As the Battle of the Atlantic reached its peak in the early months of 1943 there were to be numerous sinkings of Allied ships on the way to Europe, like the Dorchester. When the U-boats came together as a wolfpack their impact on a single convoy could be devastating. The thirteen U-boats in Wolfpack Pfeil – Arrow – operated between 1st and 9th February .
The slow convoy SC-118 had left New York on the 24th January. German radio intercepts knew that there was a convoy en route and organised their U-boats accordingly – they were strung out in a long line intersecting the probable route. In that way a large sea area was covered. It took just one sighting by one U-boat for all the other boats in the wolfpack to be brought in for a concentrated attack.
Convoy SC-118 was first spotted on the 4th February when attacks began. By the 7th February the U-boats had converged on the Convoy which had just eight escort ships.
Now the Escort ships faced a terrible dilemma, did they hunt down the U-boats or did they pick up survivors. The seas were freezing and hypothermia set in within minutes.
at 2.48 the Robert E. Hopkins,
at 2.50 the Toward, the convoy rescue ship,
at 3.15 the Harmala
at 3.40 the Afrika
at 6.00 the Kalliopi.
William F. Deyak was on the USS Henry R. Mallory:
I went to bed that night with all my clothes on to protect me from hypothermia if anything happened. I think this saved my life later. When the torpedo hit us there was a tremendous explosion which blew me out of my bunk. I headed up to the hatch but I couldn’t get the hatch to open. I started banging on it with a dogging wrench. There was something on top of it keeping it from opening. Pretty soon somebody opened it from on top and we got out.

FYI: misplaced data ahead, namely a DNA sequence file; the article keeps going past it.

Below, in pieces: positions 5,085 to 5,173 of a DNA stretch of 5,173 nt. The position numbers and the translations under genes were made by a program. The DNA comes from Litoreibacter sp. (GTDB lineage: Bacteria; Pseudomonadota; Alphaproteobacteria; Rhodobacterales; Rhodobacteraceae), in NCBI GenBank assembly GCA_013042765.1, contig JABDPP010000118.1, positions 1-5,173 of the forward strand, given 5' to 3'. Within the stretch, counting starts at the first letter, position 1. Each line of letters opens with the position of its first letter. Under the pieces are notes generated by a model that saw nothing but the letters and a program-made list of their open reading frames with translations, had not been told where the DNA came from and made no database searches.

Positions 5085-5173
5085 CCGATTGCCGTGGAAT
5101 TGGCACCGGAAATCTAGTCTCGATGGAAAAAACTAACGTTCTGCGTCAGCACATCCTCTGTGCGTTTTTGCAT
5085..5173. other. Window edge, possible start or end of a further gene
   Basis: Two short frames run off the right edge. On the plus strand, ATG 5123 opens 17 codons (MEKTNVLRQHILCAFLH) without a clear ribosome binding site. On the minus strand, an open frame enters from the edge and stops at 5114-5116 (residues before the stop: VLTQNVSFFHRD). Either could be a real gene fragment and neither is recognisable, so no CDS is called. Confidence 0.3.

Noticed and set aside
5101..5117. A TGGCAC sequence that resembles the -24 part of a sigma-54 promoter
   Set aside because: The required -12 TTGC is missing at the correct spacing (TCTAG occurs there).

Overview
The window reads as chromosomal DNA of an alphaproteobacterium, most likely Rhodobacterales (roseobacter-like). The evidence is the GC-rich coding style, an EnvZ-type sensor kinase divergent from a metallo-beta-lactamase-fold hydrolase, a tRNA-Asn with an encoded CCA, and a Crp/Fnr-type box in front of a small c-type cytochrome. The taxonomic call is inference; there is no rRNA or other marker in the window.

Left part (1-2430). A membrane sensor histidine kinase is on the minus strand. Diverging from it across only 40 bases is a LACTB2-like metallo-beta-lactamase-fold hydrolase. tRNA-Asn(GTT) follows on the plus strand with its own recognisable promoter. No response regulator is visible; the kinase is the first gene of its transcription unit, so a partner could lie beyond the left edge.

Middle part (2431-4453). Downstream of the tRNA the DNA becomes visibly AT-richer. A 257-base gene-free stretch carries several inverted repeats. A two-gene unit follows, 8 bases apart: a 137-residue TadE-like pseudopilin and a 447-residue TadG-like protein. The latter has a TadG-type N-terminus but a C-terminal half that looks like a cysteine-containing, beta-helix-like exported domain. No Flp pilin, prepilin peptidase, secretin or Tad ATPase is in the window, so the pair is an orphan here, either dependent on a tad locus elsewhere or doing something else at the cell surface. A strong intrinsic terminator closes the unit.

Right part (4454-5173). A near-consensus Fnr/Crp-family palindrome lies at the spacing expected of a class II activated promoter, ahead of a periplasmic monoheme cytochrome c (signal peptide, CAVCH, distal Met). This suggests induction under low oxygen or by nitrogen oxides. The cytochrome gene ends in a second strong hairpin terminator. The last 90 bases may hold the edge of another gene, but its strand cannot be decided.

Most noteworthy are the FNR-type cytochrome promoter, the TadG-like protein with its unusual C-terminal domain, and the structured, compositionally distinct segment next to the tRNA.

I headed for my post to get the life rafts free. There was nothing to cut the lines with to free the life rafts, we had to untie them by hand. I would say most everybody was pretty levelheaded and calm during this time.
There were two army soldiers who didn’t want to get on a raft, I tried to tell them the ship was sinking, but they still didn’t want to go.
Finally I picked one of them up and threw him in the water. The second guy still didn’t want to go, so I told him I would throw him in too if he didn’t go on his own. Finally he did go on a raft.
When we got all the life rafts off that I was responsible for I got on a raft with C. C. Pacifico (he is listed with the survivors picked up by the USCGC Ingham) and about 10 or 12 other guys. I don’t remember all their names. I would say I was one of the last to leave the ship.
Our raft did not capsize like some of the rafts did, but it was rough and we were constantly battered and splashed by the waves. The Deck log from the USCGC Ingham says the winds were 6 knots, dry bulb temperature was 47 degrees and water temperature was 50 degrees. At least half of us had hypothermia by the time we were rescued by the Ingham.
The Ingham’s deck log also says the Ingham rescued survivors from 12:10 p.m. until about 3:45 p.m. I was told that I was among the last rescued so we were in the raft about 8 to 10 hours. I was suffering from severe hypothermia by the time I was rescued and I still have a lot of stiffness in my legs today from this. I was in the infirmary on the Ingham for several days and was in the hospital in Rejkavic, Iceland for a while also.
Read many more stories about the men who served on the USS Henry R. Mallory at Freepages which has many personal stories about the survivors and memories of those who were lost.
Rescue was a horrible business for those on the rescuing ships, a seaman on the USS Bibb was to remember:
I never saw anything like it, wood all over the place and bodies in life jackets … never saw so many dead fellows in my whole life. Saw lots of mail bags, boxes, wood, wood splinters, empty life jackets, oars, upturned boats, empty life rafts, bodies, parts of bodies, clothes, cork, and a million other things that ships have in them. I hope I never see another drowned man as long as I live.
Read more about the US Coast Guard Cutters, at USCG.MIL